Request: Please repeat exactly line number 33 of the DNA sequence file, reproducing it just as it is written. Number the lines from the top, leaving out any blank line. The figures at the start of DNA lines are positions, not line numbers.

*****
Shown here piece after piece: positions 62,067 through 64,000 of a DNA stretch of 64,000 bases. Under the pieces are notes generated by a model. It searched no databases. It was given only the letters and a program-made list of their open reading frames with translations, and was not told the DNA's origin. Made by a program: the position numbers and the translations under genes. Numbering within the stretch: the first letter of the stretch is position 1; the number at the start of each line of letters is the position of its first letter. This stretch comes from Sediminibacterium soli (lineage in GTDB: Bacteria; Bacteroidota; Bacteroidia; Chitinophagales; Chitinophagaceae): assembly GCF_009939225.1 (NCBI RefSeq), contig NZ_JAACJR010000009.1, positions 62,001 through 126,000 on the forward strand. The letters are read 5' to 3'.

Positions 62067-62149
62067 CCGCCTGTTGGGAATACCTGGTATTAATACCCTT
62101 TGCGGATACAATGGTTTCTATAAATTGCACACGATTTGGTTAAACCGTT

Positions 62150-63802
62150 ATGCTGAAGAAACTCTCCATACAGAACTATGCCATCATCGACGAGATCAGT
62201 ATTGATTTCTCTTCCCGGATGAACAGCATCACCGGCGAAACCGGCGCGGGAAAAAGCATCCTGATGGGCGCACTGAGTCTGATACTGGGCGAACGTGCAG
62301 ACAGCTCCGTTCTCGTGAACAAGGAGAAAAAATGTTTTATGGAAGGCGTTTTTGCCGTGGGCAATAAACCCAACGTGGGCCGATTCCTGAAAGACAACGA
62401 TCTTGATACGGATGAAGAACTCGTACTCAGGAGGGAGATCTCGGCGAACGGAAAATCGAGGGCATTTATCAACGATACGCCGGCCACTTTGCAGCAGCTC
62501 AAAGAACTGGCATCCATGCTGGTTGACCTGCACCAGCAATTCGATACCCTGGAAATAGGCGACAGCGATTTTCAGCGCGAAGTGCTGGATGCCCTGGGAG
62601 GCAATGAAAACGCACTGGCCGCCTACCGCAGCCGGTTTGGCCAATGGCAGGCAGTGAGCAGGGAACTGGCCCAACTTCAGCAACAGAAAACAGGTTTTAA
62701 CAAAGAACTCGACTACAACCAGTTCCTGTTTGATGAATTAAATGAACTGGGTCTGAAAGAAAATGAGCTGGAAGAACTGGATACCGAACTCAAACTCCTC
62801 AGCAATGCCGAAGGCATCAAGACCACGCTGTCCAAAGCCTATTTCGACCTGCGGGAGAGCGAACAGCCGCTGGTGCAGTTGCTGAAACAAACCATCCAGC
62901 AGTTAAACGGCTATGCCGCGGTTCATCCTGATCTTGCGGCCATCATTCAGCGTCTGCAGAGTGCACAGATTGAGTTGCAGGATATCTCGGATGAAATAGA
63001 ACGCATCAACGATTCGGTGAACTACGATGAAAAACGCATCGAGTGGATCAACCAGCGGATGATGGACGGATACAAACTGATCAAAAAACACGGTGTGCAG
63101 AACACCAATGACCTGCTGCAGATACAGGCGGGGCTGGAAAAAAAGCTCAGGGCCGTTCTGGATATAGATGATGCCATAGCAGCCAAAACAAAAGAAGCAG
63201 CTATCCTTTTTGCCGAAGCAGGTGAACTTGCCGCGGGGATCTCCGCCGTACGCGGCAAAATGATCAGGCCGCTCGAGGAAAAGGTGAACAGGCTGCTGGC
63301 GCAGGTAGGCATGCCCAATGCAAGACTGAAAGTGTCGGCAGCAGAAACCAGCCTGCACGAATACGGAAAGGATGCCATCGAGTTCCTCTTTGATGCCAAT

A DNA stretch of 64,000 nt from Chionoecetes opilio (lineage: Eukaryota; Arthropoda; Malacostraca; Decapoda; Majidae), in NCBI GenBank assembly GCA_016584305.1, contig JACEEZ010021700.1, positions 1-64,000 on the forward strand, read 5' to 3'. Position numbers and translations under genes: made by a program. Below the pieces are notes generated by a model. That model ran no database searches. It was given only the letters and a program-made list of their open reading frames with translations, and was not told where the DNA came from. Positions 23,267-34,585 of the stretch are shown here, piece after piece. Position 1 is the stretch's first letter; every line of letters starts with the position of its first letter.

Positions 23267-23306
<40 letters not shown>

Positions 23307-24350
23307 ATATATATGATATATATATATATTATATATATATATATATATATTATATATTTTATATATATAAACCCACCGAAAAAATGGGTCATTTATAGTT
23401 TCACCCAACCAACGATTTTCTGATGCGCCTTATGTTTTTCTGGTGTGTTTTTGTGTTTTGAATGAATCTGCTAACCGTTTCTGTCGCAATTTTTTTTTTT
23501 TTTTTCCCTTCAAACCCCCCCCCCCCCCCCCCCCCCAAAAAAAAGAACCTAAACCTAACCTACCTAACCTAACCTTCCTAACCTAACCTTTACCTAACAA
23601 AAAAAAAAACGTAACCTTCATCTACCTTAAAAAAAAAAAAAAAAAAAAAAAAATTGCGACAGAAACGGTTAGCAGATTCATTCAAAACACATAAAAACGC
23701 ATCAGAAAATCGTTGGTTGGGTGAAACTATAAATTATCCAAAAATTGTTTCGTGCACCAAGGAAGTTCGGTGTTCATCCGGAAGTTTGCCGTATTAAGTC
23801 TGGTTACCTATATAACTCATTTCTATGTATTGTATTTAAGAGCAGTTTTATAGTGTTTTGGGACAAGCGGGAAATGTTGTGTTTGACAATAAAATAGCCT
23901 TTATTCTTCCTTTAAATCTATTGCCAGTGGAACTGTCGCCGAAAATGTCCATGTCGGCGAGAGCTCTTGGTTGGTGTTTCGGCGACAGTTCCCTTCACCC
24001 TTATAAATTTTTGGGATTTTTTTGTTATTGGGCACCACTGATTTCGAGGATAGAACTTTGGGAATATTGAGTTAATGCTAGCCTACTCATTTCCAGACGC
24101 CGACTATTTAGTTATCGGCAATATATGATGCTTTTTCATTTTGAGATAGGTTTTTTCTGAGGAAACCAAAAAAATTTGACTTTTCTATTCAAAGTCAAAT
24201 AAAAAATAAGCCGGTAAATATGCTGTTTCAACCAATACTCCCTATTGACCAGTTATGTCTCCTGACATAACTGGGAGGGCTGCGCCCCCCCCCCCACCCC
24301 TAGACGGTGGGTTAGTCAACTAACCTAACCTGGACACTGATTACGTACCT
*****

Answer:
24301 TAGACGGTGGGTTAGTCAACTAACCTAACCTGGACACTGATTACGTACCT